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Kouloures at Phaistos

a Pleiades location resource

Creators: Ciara L Wisecup
Contributors: Adam Rabinowitz
Copyright © The Contributors. Sharing and remixing permitted under terms of the Creative Commons Attribution 3.0 License (cc-by).
Last modified Jun 07, 2018 05:41 PM History
Circular, stone, pit-like structures built into the ground at the edge of the West Court of the Minoan palace at Phaistos.

architectural complex

{ "type": "Point", "coordinates": [ 24.81377, 35.05123 ] }

Unknown

Certain

Google Earth and Partners Imagery 2013

representative

  • Middle Minoan (Crete; 2000-1600 BC/BCE) (confident)

Pleiades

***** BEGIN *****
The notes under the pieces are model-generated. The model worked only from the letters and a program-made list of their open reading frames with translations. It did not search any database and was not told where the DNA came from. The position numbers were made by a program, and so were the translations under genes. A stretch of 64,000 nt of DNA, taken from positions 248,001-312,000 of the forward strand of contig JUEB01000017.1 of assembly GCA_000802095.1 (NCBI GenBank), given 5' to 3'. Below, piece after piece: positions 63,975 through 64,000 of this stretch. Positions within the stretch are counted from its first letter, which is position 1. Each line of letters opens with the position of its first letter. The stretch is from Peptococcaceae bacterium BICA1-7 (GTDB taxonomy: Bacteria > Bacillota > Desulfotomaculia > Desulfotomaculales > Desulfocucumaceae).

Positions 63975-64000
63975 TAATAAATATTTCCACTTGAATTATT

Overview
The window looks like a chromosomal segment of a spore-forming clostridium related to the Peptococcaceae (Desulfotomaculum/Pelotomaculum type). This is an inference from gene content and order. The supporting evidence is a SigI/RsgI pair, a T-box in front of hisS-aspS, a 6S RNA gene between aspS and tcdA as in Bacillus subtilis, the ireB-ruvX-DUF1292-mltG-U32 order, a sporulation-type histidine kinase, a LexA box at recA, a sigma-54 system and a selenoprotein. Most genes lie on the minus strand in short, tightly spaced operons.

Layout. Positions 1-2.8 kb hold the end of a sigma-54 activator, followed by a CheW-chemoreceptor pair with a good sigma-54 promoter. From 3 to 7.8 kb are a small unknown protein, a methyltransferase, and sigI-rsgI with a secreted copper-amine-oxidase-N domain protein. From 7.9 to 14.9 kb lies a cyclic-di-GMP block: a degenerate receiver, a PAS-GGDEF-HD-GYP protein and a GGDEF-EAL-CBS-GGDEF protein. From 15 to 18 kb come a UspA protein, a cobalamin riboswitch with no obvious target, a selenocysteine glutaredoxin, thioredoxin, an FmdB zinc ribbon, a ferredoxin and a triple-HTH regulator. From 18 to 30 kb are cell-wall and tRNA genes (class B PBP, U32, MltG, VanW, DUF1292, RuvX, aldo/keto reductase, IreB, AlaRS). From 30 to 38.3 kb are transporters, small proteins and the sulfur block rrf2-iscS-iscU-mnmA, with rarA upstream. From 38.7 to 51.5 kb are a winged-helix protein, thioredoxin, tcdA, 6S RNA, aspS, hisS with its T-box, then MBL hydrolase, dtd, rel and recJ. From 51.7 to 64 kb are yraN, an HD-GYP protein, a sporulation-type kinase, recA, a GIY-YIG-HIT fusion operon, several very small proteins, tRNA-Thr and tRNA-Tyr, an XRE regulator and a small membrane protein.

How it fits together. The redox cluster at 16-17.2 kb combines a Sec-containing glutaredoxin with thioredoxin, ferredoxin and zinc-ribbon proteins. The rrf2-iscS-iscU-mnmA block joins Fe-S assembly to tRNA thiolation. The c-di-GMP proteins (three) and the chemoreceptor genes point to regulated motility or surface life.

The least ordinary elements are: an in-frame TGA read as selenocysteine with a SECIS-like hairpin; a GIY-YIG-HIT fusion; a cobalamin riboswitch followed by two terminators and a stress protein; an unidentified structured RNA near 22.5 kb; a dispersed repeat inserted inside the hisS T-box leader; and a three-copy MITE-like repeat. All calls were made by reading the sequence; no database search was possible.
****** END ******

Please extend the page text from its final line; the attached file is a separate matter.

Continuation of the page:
The kouloures (singular kouloura) at Phaistos are ring-like sunken structures made of stone. They were so named by Arthur Evans from the Greek term for ring-shaped bread. They were built in the ground, with the tops of the structures barely above ground level. While appearing in other sites in twos or threes, the kouloures at Phaistos are four in number, although the second one was partially demolished in a later phase of the palace to make way for a road. The location of kouloures also vary from site to site. At Phaistos, the kouloures are located in the southern portion of the west court. The use of the kouloures has been debated heavily, with various theories accepted by different scholars. The first theory, proposed by the excavator himself, Arthur Evans, explained them as receptacles for the disposal of garbage. Now more scholars accept their interpretation as either cisterns or granaries, although both hypotheses have flaws. They were not waterproofed, as would be necessary for use as cisterns, and the climate as well as lack of protection from pests suggests grain storage on this scale to be unlikely. Other less widely-accepted hypotheses about their  function interpret them as religious offering spaces or tree pits.